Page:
Study Sample

The National Longitudinal Transition Study 2 (NLTS2) was a 10-year, 5-wave prospective study of adolescents receiving special education services conducted by SRI International for the U.S. Department of Education. The sampling plan was designed to produce nationally representative estimates that generalize to all students receiving special education services in 7th through 12th grades or in ungraded programs and were ages 13 through 16 on December 1, 2000. NLTS2 used a multistage stratified random sampling procedure and resulted in the identification of 1100 sample-eligible students in the autism category during wave 1.

Three instruments from NLTS2—parent interviews, the Student’s School Program Survey (SSPS), and School Characteristics Survey (SCS)—were used for this analysis. Unweighted sample size numbers were rounded to the nearest ten as required by the data use agreement with the U.S. Department of Education. This study was approved as exempt by Washington University’s Institutional Review Board. Detailed information on the sample design and weighting procedure has been previously published.21

Adolescents were selected from the official, special education enrollment-reporting category of autism. Adolescents were counted once in a primary disability category and were not designated into multiple disability categories. Schools do not necessarily use standardized Diagnostic and Statistical Manual of Mental Disorder IV Revised (DSM-IV) criteria to assign the label of autism.22 Based on recent U.S. epidemiological surveillance data, 99% of adolescents served under the autism educational designation also meet DSM-IV criteria for an ASD.23,24 Some adolescents, however, who meet the DSM-IV criteria for an ASD may be served under another special education disability category.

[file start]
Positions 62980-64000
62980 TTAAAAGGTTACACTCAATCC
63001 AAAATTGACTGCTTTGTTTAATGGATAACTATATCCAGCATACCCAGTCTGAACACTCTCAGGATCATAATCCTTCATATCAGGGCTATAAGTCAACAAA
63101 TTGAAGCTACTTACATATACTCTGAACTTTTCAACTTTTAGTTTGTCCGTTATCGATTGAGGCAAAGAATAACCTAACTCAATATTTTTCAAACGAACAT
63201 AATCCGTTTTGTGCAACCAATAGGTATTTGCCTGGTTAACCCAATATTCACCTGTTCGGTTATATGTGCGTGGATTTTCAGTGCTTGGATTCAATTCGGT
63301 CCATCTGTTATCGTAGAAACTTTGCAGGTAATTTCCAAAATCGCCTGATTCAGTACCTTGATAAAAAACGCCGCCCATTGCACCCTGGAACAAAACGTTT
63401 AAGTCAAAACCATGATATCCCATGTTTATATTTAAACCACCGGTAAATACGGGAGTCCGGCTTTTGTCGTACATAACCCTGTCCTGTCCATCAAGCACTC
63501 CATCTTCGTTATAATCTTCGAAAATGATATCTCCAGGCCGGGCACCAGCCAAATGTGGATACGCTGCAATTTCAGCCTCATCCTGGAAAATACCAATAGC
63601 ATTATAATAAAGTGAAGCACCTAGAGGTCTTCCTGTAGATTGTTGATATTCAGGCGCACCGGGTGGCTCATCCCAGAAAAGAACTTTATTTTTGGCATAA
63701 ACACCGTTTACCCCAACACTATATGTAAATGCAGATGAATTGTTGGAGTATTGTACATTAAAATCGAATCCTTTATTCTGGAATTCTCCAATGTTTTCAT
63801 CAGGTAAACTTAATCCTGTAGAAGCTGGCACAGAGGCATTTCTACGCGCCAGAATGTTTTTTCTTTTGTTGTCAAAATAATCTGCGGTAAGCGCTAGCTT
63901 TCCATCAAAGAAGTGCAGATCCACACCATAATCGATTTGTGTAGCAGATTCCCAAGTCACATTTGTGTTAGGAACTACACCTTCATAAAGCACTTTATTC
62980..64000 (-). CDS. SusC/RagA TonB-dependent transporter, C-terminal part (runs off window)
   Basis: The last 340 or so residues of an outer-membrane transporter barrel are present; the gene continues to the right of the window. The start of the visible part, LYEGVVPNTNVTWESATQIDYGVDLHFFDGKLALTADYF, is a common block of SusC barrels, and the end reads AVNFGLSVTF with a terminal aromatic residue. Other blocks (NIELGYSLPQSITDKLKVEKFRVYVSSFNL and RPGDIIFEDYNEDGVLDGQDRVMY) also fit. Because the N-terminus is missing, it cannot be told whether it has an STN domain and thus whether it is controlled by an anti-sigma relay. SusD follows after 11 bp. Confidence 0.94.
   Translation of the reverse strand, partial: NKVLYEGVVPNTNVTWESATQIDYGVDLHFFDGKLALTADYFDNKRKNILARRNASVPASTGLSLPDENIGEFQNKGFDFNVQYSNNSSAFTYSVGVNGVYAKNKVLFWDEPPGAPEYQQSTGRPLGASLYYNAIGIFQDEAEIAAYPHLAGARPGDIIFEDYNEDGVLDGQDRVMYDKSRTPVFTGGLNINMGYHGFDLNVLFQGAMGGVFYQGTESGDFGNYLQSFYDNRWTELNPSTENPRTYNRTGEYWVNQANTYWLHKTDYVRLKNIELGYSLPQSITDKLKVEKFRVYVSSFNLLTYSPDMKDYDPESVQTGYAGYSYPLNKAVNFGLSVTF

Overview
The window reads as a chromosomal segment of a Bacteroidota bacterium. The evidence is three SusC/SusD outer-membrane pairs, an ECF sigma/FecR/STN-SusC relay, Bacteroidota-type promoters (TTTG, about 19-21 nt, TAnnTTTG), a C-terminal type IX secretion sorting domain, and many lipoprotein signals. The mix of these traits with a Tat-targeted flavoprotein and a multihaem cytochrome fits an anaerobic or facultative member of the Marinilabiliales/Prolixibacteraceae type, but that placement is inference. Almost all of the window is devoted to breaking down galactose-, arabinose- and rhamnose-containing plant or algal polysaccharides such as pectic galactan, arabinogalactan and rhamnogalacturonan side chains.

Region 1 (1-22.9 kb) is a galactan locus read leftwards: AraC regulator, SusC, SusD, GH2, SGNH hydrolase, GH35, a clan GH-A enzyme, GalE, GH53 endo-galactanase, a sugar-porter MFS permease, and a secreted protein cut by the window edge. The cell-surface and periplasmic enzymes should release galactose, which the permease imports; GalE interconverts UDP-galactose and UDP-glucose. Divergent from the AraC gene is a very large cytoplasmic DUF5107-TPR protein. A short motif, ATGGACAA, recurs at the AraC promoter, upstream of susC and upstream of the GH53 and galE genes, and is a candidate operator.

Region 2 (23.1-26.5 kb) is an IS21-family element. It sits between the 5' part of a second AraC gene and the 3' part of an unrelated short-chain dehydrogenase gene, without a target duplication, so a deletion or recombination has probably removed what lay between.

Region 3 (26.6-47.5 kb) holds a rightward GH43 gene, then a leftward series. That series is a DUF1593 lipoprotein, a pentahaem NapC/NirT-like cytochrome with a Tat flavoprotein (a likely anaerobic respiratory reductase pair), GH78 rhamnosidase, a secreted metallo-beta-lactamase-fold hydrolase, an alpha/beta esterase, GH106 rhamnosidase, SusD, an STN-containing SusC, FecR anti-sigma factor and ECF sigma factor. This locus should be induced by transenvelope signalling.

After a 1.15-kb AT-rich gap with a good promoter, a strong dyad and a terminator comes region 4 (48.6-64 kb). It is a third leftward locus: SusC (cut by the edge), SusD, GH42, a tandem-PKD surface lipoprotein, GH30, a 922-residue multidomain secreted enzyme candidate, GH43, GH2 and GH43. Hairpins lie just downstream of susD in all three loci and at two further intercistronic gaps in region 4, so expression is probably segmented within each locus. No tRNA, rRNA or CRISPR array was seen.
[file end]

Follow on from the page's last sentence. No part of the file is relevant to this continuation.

Data Collection Procedures

Parent interviews were conducted in English (97%) and Spanish (3%). Parents who were unable to be reached by telephone were mailed a self-administered questionnaire (3%). Data were collected from 920 parents of students in the autism category (83.5% response rate). The SSPS was mailed to a data collection coordinator with instructions to give it to the school staff person most familiar with each student’s school program (580 completed; 52.5% response rate). The SCS was mailed to principals to gather information on student body demographics and other school characteristics (830 completed; 75.2% response rate).

Measures and Variables

The study included three dependent measures of bullying involvement: victimization, perpetration, and victimization/perpetration. Parents were asked if the adolescent had ever had any of the following experiences during the 2000-2001 school year: (a) “Has [ADOLESCENT] been bullied or picked on by other students or made to do things like give them money, either at school or on the way to or from school?”, (b) “Has [ADOLESCENT] been teased or called names at school?”, and (c) “Has [ADOLESCENT] bullied or picked on other students?”. The first two questions assessed the experience of victimization and were collapsed into one overall dichotomous indicator. The accepted definition of bullying encompasses the experience of verbal forms of victimization often specifically described as teasing and/or name-calling. To examine the prevalence of bullying involvement across its full continuum, six variables were constructed: any victimization; any perpetration; only victimization; only perpetration; victimization/perpetration; and no bullying involvement.